At last, a savoury dish appears in the recipe books! (What a shame that my photography skills can’t do it justice…) This recipe is on the second page of Maimie’s book so, as ever, is difficult to date. The mid-1880s would be my best guess. Maimie is in her late teens or early twenties. Two of her younger brothers, Charles and James, are off at boarding school, leaving Maimie with her siblings Ethel and Edmund.
If there was one ingredient there would be no shortage of in the Harrison household, it was pike. As the photograph in an earlier post shows, the family home, Newby Bridge House, was on the banks of the River Leven, as it flows from Lake Windermere. Below is a picture of the front of the house in 1955. It was more than three decades after the Harrison family had left and by then it was a hotel but the basic structure of the house would not have changed much. It was certainly an imposing structure – and fishing looks like it wouldn’t have been a problem!
But back to the pike. Windermere was well-known for its fishing, including pike. In July 1844, The Preston Chronicle reported that ‘A lady angler, – an experienced hand, by the way, hooked no fewer than twenty-six pikes in Windermere, the other day.’ In 1868, a pike in Windermere was only caught after ‘a gallant struggle, lasting above half an hour’; it weighed a mammoth 23lb. At the time of this recipe, people were still using otters to fish for pike in Windermere, although it was prohibited. No doubt Maimie’s father, James Harrison, would not have approved, being on the Board of Conservators of the ‘Kent, Bela, Winster, Leven, and Duddon Fishery District’.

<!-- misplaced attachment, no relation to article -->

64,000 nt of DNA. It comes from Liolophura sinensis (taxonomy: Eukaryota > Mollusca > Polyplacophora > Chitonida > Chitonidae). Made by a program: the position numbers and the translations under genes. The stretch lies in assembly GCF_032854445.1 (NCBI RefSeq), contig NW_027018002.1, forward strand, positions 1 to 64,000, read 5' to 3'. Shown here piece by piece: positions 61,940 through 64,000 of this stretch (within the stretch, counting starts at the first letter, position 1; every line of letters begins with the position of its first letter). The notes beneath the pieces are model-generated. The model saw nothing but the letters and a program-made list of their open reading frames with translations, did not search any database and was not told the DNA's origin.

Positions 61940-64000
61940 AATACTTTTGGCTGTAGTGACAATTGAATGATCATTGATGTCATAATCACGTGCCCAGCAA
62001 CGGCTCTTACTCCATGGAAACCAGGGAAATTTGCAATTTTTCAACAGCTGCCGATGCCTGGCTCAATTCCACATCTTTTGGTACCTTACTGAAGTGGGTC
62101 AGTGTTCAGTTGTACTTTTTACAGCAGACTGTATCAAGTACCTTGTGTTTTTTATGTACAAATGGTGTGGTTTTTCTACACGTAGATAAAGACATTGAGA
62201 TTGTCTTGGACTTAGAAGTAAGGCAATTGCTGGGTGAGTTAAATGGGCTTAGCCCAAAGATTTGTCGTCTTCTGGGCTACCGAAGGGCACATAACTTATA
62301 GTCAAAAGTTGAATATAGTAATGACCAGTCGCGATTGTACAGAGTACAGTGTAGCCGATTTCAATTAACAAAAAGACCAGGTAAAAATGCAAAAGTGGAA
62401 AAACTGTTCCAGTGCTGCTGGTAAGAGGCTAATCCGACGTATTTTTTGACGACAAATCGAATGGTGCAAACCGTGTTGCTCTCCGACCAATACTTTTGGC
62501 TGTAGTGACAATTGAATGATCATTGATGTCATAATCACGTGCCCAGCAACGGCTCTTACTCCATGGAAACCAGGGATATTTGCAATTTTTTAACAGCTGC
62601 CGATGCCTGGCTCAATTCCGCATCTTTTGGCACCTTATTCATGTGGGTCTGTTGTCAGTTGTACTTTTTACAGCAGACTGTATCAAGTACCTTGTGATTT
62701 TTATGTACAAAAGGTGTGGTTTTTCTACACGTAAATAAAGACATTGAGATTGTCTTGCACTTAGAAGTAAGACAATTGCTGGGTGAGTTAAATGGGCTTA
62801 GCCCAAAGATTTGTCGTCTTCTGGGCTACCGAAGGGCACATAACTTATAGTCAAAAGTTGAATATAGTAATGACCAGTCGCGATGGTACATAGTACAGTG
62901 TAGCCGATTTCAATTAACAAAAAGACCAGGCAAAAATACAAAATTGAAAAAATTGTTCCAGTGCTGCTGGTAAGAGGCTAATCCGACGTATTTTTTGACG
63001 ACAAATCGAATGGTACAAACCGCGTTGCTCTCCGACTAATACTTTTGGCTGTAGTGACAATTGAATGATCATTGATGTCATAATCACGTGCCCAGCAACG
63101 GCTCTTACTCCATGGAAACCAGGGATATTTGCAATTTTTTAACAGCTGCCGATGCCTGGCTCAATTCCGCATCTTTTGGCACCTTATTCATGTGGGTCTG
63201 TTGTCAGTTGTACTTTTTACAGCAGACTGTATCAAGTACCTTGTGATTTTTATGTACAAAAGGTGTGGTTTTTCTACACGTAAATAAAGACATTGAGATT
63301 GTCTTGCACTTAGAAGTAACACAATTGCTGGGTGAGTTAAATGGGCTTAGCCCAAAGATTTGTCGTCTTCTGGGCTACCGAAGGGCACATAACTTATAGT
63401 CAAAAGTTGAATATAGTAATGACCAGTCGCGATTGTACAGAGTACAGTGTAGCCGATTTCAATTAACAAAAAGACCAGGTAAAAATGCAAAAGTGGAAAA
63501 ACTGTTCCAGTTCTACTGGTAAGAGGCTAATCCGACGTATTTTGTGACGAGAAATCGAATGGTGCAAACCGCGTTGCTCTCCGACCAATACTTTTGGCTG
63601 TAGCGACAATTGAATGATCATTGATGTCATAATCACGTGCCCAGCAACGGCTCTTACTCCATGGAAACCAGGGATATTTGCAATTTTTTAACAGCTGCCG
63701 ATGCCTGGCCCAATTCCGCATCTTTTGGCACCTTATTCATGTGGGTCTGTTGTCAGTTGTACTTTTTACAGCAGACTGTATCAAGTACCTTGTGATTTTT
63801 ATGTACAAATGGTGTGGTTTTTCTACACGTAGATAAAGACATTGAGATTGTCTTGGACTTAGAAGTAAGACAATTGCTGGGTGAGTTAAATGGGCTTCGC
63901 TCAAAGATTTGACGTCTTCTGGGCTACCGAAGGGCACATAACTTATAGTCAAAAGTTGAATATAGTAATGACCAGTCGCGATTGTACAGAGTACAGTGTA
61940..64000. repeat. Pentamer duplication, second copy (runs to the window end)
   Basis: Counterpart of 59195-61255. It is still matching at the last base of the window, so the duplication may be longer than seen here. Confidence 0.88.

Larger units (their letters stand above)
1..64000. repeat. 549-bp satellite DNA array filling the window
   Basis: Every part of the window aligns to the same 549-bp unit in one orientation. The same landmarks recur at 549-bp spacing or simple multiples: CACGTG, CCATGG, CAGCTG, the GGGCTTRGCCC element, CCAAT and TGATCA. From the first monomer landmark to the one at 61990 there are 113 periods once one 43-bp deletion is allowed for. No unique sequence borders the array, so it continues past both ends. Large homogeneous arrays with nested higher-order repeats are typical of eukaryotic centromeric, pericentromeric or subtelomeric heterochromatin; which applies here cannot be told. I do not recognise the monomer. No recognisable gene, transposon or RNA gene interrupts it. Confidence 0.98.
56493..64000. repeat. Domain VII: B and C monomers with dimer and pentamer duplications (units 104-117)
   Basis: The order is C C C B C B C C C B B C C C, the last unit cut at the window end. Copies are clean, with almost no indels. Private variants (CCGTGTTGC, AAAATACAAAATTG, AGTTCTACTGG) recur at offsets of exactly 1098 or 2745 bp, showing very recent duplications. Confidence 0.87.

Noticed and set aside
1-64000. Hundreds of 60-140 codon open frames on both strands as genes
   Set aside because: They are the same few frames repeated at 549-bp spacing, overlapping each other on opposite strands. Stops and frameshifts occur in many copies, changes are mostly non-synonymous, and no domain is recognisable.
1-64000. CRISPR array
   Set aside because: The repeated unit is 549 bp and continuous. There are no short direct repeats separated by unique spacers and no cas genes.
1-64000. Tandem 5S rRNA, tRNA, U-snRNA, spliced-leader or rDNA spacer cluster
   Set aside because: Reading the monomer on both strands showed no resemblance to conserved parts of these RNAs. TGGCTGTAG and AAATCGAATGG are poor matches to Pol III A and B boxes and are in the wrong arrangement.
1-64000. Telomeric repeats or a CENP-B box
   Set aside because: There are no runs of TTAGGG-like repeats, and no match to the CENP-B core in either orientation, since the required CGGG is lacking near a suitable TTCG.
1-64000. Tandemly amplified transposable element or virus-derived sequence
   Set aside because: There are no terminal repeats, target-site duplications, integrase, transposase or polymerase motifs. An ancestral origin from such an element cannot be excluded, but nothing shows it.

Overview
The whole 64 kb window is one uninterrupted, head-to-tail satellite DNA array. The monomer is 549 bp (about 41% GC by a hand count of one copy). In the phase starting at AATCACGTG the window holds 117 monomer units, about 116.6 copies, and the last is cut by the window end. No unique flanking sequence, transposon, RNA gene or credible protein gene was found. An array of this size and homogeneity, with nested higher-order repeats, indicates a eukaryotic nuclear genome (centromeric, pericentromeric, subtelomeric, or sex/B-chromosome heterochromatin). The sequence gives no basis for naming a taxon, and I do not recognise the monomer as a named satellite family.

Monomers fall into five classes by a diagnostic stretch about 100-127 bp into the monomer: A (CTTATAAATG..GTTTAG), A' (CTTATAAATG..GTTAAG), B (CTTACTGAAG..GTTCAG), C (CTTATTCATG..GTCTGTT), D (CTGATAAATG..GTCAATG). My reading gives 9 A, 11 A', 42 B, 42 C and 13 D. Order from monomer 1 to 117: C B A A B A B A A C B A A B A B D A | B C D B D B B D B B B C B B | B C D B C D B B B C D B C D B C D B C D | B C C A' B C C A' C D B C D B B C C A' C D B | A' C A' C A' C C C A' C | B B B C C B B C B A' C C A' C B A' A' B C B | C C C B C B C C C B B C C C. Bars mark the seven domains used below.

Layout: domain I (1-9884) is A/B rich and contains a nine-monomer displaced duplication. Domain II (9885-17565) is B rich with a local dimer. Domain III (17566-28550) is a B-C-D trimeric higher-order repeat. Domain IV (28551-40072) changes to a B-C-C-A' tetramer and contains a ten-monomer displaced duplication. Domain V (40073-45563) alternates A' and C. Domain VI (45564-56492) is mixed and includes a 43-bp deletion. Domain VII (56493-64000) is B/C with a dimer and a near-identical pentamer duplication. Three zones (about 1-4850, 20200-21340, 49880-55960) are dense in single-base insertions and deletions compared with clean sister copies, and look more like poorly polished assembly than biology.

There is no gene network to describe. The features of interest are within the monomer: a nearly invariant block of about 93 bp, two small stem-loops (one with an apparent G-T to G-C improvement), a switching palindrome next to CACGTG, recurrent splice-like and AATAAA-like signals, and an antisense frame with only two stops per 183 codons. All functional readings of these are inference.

I have never, to my knowledge, eaten pike, which apparently have a soft flesh and delicate flavour but are chock-full of bones. I decided to plump for a more easily-obtainable white fish, in this case Dover Sole. I followed Mamie’s recipe, below:
‘Cut fillets and after covering them with plenty of egg and bread crumbs, fry them over a brisk fire, till thoroughly browned. Then pour over them a gravy made thus.
After removing the fillets, lay the bones and trimmings in a stew pan, with two shallots and a small bunch of parsley. Stew them for one hour, and strain the liquor which add to the following sauce. Put two ounces of butter over the fire, when melted add the above liquor, and also one tablespoon of soy, one dessert spoonful of anchovy, one of Worcester Sauce, and a little salt.‘
I was interested to see the addition of Soy sauce and Worcestershire Sauce. Clarissa Dickson Wright in her A History of English Food writes that ‘Sauces had certainly long been popular in England…But it was left to the Victorians to industrialise the process on a major scale. Lea & Perrins Worcestershire sauce dates from the year of Victoria’s coronation – 1837. With its blend of anchovies, seasoning and vinegar it belongs to a tradition that stretches back to the fermented fish sauce of Roman and Greek times.’
It might not look like much but this was a surprisingly tasty meal. The ‘gravy’ was buttery but with an umami kick from the sauces and anchovies. If I had a ready supply of pike at the bottom of my garden I’m sure I’d be making it more often.